BEIJING – China's crackdown on organized crime and government corruption is reaching a climax with the start today of the trial of the former senior police officer of Chongqing on charges of corruption, rape and protecting criminal gangs.
The high-profile investigation, which began last summer, has captivated the nation due to its gripping tales of top-level corruption, sex and a violent underworld that controlled businesses and sowed terror in Chongqing, a city of 30 million people, chosen by Beijing in 1997 to lead the economic take-off of the poor southwestern hinterland.
|Wen Qiang, 3rd from left, his wife Zhou Xiaoya, left, and three other senior former Chongqing policemen stand trial in a courtroom in Chongqing on Tuesday.
So far, the campaign has resulted in 782 prosecutions, including 87 city officials, the police chiefs of six districts and several tycoons.
The clampdown has won popular support, although there is some skepticism about how far Beijing will go in striking at the roots of corruption across China.
Not only in Chongqing
Wen Qiang, Chongqing's former police and justice chief, is the most senior official to be charged in the corruption probe. He is accused of taking more than $2.4 million in bribes to protect criminal gangs, a large chunk of which was recovered in cash buried in a fish pond. He also owned eight luxury villas across the city. His wife, Zhou Xiaoya, is also on trial for abusing her position as the spouse of a government official to gain more than $1 million.
Wen is also accused of raping a university student several times.
Earlier in the anti-corruption campaign, his sister-in-law Xie Caiping, dubbed the "godmother of Chongqing's underworld," was sentenced to 18 years for running gambling dens and drug trafficking. A former tax bureau official, Xie brazenly ran a casino and brothel just opposite Chongqing's People's Court.
"Only death penalty can appease the people!" was the dominant sentiment in China's Internet chat rooms today. "Could it be that all the bad people are just in Chongqing?" was another typical comment.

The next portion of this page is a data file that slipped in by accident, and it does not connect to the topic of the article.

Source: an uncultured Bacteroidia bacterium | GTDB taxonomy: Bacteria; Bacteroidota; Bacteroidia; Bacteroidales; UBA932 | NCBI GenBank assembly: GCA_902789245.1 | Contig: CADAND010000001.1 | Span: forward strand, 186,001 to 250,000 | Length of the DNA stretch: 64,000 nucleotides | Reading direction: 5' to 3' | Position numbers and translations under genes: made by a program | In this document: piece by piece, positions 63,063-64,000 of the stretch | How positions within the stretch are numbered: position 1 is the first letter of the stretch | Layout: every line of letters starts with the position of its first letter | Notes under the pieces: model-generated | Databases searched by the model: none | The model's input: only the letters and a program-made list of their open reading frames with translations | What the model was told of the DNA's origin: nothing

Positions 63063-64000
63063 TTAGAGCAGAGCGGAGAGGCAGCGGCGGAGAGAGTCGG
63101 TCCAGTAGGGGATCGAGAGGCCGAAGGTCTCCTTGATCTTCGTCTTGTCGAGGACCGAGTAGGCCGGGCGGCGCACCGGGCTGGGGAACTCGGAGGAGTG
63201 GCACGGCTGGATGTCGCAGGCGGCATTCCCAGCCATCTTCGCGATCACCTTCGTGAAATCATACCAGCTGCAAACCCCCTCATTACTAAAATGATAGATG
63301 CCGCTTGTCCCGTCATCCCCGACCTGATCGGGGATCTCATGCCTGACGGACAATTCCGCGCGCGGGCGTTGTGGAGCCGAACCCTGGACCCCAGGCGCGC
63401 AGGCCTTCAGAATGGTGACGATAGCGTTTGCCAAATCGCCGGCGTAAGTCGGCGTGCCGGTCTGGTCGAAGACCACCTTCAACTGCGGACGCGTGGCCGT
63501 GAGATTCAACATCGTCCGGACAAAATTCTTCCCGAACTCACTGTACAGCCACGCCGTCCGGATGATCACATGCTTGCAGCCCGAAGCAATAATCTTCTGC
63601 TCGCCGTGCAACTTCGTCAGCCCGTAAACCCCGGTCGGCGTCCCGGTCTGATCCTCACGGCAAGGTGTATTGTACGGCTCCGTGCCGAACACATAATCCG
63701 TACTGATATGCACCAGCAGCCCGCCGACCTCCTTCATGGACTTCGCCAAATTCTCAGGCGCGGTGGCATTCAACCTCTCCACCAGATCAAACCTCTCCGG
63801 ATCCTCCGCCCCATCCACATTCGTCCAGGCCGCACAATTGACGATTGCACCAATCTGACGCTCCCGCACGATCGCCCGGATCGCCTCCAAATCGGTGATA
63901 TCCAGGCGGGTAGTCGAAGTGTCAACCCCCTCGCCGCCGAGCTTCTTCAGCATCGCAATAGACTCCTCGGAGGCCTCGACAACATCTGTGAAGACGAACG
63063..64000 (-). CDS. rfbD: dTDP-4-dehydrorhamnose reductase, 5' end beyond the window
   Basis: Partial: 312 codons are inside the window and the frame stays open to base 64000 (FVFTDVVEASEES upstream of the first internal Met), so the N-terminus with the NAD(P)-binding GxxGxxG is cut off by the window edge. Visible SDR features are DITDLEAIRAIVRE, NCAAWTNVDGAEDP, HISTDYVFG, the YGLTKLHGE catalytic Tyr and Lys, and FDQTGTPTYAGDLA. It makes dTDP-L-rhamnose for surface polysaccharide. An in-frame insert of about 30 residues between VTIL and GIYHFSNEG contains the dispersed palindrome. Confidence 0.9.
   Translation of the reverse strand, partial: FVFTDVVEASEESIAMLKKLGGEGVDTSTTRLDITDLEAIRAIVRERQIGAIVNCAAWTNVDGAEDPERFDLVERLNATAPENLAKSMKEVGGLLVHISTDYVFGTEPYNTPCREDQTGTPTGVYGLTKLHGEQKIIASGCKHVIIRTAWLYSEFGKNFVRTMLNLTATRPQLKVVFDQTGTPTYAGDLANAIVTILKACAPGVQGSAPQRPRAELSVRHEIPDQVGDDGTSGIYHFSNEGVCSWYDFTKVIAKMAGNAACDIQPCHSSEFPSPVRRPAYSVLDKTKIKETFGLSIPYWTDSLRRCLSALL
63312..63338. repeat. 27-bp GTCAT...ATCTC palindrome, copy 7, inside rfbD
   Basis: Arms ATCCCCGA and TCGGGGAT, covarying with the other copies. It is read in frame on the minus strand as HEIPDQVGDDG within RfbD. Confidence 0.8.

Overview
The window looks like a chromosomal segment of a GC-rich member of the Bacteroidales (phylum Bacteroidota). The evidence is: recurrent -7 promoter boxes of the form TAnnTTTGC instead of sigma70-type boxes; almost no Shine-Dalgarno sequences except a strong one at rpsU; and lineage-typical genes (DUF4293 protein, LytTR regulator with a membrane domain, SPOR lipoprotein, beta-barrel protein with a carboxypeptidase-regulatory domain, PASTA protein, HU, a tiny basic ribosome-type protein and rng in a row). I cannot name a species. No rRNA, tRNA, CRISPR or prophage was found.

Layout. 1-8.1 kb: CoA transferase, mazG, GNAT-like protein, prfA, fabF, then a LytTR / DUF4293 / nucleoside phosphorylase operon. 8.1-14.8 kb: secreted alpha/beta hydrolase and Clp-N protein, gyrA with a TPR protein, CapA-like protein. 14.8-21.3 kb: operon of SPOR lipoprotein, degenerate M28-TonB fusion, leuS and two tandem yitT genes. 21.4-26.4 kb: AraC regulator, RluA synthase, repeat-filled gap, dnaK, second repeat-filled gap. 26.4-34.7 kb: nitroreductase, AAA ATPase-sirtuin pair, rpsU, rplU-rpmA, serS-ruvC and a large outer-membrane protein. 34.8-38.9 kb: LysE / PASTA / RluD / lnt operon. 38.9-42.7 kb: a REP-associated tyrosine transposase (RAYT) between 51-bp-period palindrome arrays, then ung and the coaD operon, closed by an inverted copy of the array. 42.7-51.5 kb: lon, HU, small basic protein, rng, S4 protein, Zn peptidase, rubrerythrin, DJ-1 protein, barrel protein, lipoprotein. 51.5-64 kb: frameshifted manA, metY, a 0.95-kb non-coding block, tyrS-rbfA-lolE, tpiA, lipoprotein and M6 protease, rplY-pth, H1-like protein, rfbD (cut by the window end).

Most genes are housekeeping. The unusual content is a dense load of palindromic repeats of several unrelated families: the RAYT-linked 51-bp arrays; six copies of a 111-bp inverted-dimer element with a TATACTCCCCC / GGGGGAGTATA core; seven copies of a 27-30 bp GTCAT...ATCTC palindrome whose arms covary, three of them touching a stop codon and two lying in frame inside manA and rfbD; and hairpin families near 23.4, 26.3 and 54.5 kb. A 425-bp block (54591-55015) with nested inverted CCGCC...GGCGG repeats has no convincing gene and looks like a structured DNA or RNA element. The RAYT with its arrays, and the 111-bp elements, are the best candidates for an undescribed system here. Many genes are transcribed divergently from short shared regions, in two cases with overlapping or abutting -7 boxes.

If found guilty, Wen could be sentenced to death. The odds are not in his favor. His trial, which is expected to last four or five days, started the day after another police official Yue Cun, was sentenced to death for corruption. In 2004, a former vice-governor of Anhui province was put to death for taking bribes worth just over $620,000. And in 2000, authorities immediately carried out the death sentence of a vice-governor of Jiangxi province who had earned some $650,000 from bribes.
The politics of anti-corruption
The Chongqing campaign has also focused attention on the political aspirations of the city's charismatic Communist Party chief, Bo Xilai, who has lead the anti-corruption charge and who observers say is a candidate for promotion in China's leadership succession.
"Wen Qiang's case is nothing but a public show for Bo Xilai's personal campaign to get a seat at the Politburo Standing Committee in 2012," said Professor Cheng Li, Research Director at the Brookings Institute's John L.Thornton China Center who specializes in research on China's leadership elite. "Some top leaders certainly will not fail to see Bo Xilai's motivation and some others may want to back Bo for the sake of factional balance of power in the national leadership."
Cheng argued that the crackdown won't do anything to dent the crisis of national corruption in the long run.
"There is no sign at all that China's leadership is seriously fighting corruption. Instead the Chinese public are witnessing that spouses and children of all levels of leaders, especially high-ranking officials, are making big fortunes," added Cheng.
Dr. Kenneth Lieberthal, also a senior fellow at the Brookings Institution who has written books on China's government and reform, agreed that Bo was using the campaign to raise his profile, but also questioned its long-term effect.
"Bo Xilai clearly is promoting the anti-gang effort in Chongqing, likely in order to boost his public image and potentially his chances for further advancement in 2012," Lieberthal said. "But a really effective effort against corruption would require changes, such as establishing a truly independent organization with the power to ferret out and punish corruption.
"State intervention in the economy at all levels, moreover, continues to grow. In this situation, almost certainly the absolute level of corruption in China is increasing, despite highly publicized trials like the one currently underway in Chongqing. The trial does not, I think, signify any type of basic change in governance in China," said Lieberthal.
Apparently aware of critics' speculation about his political ambition, Bo Xilai himself tried to address the issue in a meeting with Chongqing's students late last month, according to a China Daily report. The report referred to suggestions that the Chongqing campaign was politically motivated. "We won't listen to this kind of twisted reasoning," Bo was quoted as saying.
But Russell Leigh Moses, a Beijing-based American analyst of Chinese politics, is still skeptical. He said that the Chongqing trial is just a "highly orchestrated effort by the Beijing leadership to make sure that the Communist Party is not seen as consorting with organized crime."
"Bo Xilai is a major beneficiary of this effort, but it is managed by Beijing at every step," said Moses.